• Interviews should not take place without a behavioral and cognitive assessment of the individual and fit/gaps to the Job assessments.
  • Predetermine the behavioral questions you are going to ask ahead of time and what you are ‘listening for’ to investigate or confirm alignment.
  • Interview those with the best resume skill to behavioral/cognitive fits first.
  • Once hired, continue use of behavioral motivations during the onboarding process

How do you Retain?

Retention can be hard or easy. Harder if you never get to focus on it and always chasing turnover. Easy if you involve your team. Stop talking about retaining and creating engagement and do something about it. Whoever said talk is cheap, is right – actions are what matters. Your daily actions as the owners, the executive, the contributing team member. How are you showing up? All in? or waiting to see, collecting a check, complaining about what used to be or is missing now?

What is the biggest value you bring to the team? Are you bringing that daily? What is the biggest strength of your team, are you using it daily? If you don’t stop and focus on what is working and capitalize on it, you will never stop chasing your tail. You will keep spending zero dollars on training or some dollars on fixes (checking a box) and spend thousands on turnover.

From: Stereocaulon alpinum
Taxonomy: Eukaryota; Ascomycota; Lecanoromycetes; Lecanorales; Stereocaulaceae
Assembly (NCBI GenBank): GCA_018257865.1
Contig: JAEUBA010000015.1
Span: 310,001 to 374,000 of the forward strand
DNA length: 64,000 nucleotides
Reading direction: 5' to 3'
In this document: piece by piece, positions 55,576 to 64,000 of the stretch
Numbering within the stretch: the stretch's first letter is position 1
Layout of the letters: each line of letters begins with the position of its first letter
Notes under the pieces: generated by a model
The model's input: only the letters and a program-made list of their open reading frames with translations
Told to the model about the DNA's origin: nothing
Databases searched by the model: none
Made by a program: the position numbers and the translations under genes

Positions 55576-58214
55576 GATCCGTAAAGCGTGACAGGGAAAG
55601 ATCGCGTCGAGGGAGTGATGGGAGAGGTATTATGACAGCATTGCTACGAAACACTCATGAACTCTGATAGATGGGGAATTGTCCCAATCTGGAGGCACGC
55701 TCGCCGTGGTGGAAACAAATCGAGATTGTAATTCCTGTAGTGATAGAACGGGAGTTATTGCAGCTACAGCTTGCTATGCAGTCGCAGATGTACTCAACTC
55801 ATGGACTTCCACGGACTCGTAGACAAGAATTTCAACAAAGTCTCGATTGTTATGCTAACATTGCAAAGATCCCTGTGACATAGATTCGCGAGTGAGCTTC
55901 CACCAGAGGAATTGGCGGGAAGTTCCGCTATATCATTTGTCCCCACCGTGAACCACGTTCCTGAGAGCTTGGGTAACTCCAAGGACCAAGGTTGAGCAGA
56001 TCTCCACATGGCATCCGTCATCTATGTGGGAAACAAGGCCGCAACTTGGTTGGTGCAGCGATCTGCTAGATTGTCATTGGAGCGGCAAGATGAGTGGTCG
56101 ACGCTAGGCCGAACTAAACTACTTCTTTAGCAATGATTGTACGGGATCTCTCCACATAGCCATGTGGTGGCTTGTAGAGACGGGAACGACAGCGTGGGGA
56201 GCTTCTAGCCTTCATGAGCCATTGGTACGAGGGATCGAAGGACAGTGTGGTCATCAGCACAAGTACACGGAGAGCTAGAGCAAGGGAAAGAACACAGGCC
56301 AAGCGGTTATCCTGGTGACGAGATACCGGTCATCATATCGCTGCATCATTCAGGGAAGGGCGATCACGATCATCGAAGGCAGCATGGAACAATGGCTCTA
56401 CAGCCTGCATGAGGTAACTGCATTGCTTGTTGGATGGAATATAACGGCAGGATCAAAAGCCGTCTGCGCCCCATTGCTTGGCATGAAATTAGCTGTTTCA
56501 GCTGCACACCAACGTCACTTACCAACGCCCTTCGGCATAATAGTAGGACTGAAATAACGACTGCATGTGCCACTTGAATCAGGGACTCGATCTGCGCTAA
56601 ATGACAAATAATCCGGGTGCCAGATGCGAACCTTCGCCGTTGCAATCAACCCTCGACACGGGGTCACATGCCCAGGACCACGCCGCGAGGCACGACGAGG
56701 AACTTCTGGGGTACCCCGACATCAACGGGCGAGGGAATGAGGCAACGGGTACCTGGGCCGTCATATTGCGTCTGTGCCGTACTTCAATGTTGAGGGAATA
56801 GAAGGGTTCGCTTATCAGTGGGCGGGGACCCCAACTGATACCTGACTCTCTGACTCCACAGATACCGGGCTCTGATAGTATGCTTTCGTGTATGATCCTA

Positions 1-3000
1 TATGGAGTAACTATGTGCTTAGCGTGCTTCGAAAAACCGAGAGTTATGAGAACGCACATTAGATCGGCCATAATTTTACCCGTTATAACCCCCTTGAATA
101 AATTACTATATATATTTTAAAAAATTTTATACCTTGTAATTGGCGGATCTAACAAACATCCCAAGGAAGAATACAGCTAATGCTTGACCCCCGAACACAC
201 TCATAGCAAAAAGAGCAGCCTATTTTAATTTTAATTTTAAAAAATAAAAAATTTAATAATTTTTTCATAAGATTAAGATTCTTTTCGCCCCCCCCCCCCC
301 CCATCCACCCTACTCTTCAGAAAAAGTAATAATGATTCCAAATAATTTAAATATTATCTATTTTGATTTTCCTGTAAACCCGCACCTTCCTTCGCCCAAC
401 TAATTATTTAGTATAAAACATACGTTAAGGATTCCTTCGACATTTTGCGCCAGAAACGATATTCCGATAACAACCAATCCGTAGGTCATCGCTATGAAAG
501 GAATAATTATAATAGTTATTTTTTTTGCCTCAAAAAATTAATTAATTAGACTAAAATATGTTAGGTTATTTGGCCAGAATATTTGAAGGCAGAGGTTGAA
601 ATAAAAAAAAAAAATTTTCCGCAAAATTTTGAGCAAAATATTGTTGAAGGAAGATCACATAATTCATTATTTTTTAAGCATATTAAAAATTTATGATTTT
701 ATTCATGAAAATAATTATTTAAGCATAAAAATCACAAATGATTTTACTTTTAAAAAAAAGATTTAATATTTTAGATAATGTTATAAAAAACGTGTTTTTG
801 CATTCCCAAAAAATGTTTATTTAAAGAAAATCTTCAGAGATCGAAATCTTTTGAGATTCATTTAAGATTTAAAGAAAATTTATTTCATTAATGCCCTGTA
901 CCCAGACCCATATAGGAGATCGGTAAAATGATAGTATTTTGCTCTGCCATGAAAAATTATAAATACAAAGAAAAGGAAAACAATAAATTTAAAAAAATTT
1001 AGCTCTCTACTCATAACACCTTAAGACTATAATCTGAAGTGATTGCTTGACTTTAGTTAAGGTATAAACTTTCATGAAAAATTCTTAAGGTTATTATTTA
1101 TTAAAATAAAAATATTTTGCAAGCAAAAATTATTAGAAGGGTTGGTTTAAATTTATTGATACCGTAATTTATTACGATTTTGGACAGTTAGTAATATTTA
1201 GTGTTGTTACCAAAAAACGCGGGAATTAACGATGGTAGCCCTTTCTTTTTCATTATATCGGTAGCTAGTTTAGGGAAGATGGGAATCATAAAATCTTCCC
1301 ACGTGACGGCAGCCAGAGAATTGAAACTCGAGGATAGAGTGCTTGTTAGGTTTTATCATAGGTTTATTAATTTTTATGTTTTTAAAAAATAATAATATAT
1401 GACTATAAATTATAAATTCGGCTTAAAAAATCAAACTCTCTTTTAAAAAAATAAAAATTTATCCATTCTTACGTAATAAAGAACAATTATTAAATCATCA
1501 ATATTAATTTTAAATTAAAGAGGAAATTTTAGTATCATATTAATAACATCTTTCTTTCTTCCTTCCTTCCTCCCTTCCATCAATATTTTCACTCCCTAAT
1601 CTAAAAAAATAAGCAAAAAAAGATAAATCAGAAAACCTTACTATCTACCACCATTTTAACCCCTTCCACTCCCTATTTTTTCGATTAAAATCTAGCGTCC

Retention strategies are different for each company and the individuals working there. If you don’t ask and get them involved, then you are assuming or guessing at the solutions.

If you organization profit is upside down, look at your people – not a reduction in force – but solutions.

Retain or Handcuffs? Engagement to Retention through actions
  • Pay (competitive)
  • Benefits (same for all)
  • Perks
  • Incentives
  • Contests
  • Stay interviews
  • Promotions from within
  • Open communication
  • Pay (value of position)
  • Benefits (packages, choices)
  • Create Purpose (seen, valued, heard)
  • Employee Involvement on a continual basis
  • Personal and Professional career development at all levels (array of options)
  • Clear expectations in writing, with clear measurements (rewards and recognition)

FOR MORE INFORMATION

My name is Shelley Smith, your culture curator. A company’s culture can make or break the long-term success and overall profitability. Your employees must be aligned with your mission, vision, and values. Their behavioral needs must be congruent with the needs of your culture and motivated to those needs daily. If you would like to know more about this process of inquiry please contact me directly at Shelley@PremierRapport.com or visit me on my websites to learn more www.ShelleyDSmith.com and www.PremierRapport.com. Calling all Culture Curators to join the conversation, for more information about membership, join-me.